Malaysia's growth for the year will be volatile as the country's relatively open economy and trade links feel the impact from the uncertainty from the eurozone as well as slower growth globally.
Standard Chartered Bank's group head of global research and chief economist Dr Gerard Lyons said that Asia's economies were not decoupled from the developed economies but were better prepared compared with the 2008/2009 global financial crisis in weathering another downturn.
“It's still the same case this time around but the economies are also diversified with firmer growth,” he said at a briefing for the bank's clients here yesterday.
StanChart regional head of research for South-East Asia Tai Hui said the economies of emerging Asia as well as Malaysia would be hit by lower external demand due to their dependence on trade with sub-par growth for most of the region.
“Their dependence on trade will mean that these economies are more susceptible to a fallout while growth will be volatile due to their open economies,” he added.
Tai forecast 2.7% gross domestic product growth for Malaysia with commodities to be the key determinant of growth and he expected the ringgit to weaken to 3.30 against the US dollar before recovering through the year to end 2012 at 3.03.
He said Malaysia's first-quarter growth would be the lowest on a combination of the external environment and no loosening of monetary policy. He expected a rate cut following the March meeting of Bank Negara's monetary policy committee to provide a bit of support going forward.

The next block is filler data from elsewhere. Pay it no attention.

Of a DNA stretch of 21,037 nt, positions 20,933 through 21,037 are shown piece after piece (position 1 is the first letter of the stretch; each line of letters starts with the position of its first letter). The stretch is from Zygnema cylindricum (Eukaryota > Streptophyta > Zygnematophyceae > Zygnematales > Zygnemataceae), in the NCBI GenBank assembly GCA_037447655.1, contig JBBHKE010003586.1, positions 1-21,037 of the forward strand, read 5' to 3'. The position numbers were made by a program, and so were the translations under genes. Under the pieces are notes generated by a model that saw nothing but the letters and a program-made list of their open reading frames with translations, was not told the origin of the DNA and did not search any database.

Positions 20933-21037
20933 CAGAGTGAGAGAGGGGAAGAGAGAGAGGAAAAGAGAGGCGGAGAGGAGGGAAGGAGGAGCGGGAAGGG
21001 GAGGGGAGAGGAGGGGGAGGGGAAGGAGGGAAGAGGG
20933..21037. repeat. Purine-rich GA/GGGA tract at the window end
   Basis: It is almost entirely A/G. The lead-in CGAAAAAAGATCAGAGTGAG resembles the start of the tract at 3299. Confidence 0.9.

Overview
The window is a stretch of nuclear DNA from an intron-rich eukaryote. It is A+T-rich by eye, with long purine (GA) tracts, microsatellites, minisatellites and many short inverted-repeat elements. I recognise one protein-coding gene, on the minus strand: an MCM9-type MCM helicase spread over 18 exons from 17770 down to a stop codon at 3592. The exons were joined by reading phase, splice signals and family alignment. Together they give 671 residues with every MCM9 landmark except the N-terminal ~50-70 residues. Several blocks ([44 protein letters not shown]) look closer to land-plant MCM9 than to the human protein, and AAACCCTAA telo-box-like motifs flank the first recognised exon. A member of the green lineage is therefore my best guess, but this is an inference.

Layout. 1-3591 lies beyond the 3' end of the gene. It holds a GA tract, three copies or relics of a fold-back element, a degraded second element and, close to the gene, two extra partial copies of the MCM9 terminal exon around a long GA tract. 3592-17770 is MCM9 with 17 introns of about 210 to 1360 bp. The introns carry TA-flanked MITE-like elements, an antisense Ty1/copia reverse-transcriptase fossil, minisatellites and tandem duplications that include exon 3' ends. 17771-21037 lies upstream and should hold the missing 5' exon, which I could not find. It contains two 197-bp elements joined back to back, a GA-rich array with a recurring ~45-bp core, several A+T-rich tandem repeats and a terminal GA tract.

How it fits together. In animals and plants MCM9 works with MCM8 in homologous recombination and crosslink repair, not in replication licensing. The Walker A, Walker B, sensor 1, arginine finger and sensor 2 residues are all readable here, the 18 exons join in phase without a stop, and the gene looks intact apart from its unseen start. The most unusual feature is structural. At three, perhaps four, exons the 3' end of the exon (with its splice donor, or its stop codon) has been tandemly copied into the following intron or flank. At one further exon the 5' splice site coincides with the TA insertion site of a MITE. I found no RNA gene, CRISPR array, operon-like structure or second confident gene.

Lyons said Malaysia's long-term growth would be dependent on credible policies and the economy's links to Asean as market size matters when compared with China and India.
He said Standard & Poor's downgrade of several eurozone members' sovereign credit rating as well as negative outlook for 13 of the 17 members of the single-currency union was expected by the financial markets and not “a major shock”.
“This should be a reminder of what's happening and the ongoing challenges in the first-half of this year,” Lyons said, adding that it would take a long time for the developed economies of the West to recover as it would take them a long time to overcome problems associated with the debt overhang.
In a briefing to clients earlier, he said Asia would experience hot money inflows in the second-half of the year on strong liquidity and higher growth compared with Europe where policy measures would deter investors.
Tai said Malaysia would need to have a strategy on how to deal with competition from China and increasingly from Indonesia and Vietnam.
“The future of Malaysia depends on what sectors and industries to focus on and also improving on branding and marketing,” he said.
Meanwhile, Credit Suisse AG analysts said in a report that Japan, Malaysia and Thailand were the top three countries in the investment bank's January HOLT Country Ranking Model, with Malaysia earning the biggest upgrade.
They said Malaysia was ranked first among the MSCI Asia-Pacific countries for market and cash-flow revisions sentiments while by comparison, the three bottom-ranked countries were Indonesia, India and Singapore.
“All three markets (Japan, Malaysia and Thailand) score highly on our sentiment indicators while Japan also continues to look attractively valued.
“We note that market sentiment remains extremely negative in China while it looks the cheapest on our valuation factors,” they said.